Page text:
USask-founded project takes research data further

University of Saskatchewan (USask) researchers can now use the Federated Research Data Repository (FRDR – pronounced “fur-dur”), a new national data repository bringing together data from institutions across Canada, officially launched after more than five years in development and $6 million invested.

The repository had its original inception and development at USask and provides researchers at USask and across Canada more than 1.7 petabytes of secure storage—the equivalent of nearly 200,000 DVDs. 

The repository is physically held at Simon Fraser University, University of Waterloo, and University of Toronto, and protects the information’s integrity by holding multiple simultaneous duplicates at each location.

In addition to providing 1 terabyte of repository storage available to all faculty members at Canadian post-secondary institutions (more storage may be available upon request), the repository also brings together disparate repositories from across Canada into one accessible, searchable index.

FRDR is designed to address a long-standing gap in Canada's research infrastructure by providing researchers with a robust repository option into which large research datasets can be ingested, curated, processed for preservation, discovered, cited, and shared.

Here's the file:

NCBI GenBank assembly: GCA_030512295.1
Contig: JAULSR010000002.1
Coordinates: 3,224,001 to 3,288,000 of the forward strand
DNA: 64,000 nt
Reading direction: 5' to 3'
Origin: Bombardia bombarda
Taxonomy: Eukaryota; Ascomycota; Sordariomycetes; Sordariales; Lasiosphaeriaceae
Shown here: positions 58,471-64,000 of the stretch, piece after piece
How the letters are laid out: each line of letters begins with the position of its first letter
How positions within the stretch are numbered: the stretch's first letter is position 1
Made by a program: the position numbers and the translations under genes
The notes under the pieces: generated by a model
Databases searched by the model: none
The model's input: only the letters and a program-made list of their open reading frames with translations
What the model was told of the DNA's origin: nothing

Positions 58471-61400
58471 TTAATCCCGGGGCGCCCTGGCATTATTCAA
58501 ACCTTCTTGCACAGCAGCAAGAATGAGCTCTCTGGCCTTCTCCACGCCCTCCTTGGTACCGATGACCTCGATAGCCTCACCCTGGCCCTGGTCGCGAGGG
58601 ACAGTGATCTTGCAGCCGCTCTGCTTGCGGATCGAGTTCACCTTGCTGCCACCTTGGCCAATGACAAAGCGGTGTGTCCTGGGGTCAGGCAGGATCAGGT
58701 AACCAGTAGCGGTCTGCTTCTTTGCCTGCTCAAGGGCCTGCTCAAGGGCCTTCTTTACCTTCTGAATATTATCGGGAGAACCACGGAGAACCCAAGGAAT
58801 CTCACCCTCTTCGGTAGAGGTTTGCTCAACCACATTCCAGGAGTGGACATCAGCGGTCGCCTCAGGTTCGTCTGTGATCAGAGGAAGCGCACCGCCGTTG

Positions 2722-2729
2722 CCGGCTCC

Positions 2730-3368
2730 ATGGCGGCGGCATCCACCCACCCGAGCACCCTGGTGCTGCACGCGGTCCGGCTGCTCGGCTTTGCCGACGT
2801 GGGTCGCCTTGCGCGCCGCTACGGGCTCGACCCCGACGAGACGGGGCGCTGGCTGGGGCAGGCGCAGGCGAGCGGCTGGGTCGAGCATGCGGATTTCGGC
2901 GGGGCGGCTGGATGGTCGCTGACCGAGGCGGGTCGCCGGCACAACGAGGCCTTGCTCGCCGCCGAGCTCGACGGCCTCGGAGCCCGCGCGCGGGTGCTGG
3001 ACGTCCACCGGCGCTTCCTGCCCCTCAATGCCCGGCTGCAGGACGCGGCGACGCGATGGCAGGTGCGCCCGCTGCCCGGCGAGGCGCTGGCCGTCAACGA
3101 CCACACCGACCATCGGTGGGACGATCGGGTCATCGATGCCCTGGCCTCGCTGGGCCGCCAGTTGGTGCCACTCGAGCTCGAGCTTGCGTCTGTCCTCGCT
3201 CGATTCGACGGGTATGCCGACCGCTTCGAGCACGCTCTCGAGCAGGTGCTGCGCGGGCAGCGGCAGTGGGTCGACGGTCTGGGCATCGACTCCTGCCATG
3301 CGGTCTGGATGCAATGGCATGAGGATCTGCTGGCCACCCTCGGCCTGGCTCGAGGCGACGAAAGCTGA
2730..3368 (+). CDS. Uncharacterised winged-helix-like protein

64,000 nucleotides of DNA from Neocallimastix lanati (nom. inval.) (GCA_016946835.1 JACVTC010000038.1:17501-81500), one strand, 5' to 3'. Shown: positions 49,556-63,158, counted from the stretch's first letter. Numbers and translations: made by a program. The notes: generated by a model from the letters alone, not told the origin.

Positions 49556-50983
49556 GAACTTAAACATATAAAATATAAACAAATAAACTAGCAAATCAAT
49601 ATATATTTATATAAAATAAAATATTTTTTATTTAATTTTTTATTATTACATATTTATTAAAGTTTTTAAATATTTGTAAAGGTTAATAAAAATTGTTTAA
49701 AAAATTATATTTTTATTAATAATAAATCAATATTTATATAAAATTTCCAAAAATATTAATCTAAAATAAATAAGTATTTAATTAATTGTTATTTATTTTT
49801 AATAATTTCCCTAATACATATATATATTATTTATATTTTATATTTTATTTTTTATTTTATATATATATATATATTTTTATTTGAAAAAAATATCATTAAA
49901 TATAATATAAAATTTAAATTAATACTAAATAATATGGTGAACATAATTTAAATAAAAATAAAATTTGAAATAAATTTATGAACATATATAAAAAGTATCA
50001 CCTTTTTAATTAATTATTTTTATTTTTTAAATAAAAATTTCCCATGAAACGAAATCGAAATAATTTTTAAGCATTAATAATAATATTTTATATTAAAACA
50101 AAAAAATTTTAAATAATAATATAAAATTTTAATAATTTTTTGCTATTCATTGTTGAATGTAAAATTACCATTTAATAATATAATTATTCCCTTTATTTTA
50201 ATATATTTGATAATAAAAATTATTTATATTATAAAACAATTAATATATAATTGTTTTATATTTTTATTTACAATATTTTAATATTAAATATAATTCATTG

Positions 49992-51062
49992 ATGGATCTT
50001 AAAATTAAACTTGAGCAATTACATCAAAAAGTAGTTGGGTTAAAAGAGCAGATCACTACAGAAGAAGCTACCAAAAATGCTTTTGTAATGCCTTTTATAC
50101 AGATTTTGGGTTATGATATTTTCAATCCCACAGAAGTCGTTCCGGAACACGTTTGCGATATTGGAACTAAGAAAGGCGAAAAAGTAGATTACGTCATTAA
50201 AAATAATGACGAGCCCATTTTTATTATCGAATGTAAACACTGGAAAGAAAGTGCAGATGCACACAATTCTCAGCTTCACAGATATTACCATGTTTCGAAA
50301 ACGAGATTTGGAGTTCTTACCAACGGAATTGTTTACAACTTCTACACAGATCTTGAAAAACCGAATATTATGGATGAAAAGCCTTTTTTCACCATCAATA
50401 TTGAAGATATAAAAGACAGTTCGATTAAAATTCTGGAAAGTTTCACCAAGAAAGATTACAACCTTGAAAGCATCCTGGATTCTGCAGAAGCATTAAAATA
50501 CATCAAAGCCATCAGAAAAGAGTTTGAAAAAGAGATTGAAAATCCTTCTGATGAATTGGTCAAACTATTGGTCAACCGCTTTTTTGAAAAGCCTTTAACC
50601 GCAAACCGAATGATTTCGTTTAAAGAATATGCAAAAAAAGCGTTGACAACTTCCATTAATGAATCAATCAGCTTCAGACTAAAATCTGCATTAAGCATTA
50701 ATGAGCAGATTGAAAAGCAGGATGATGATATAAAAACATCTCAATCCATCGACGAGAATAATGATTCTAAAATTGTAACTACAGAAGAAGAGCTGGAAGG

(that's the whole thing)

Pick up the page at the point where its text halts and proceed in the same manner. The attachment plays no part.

The repository will help researchers store and manage their data, preserve their research for future use, and comply with publisher, institutional, and funding agency data management requirements.

Rather than serving as simply another cloud storage service, FRDR employs a team of curators who help researchers prepare their datasets for final publication and can assign a unique digital object identifier to the data.

At USask, the development effort has been led by Jason Hlady, associate director of ICT Research and Library Technology, and involved Neha Milan, Todd Trann, Mike Winter, Adam McKenzie, and Joel Farthing.

FRDR is made possible through a collaboration between Portage Network, the Compute Canada Federation and the Canadian Association of Research Libraries.

See a list of upcoming webinars, and training videos to get started with FRDR.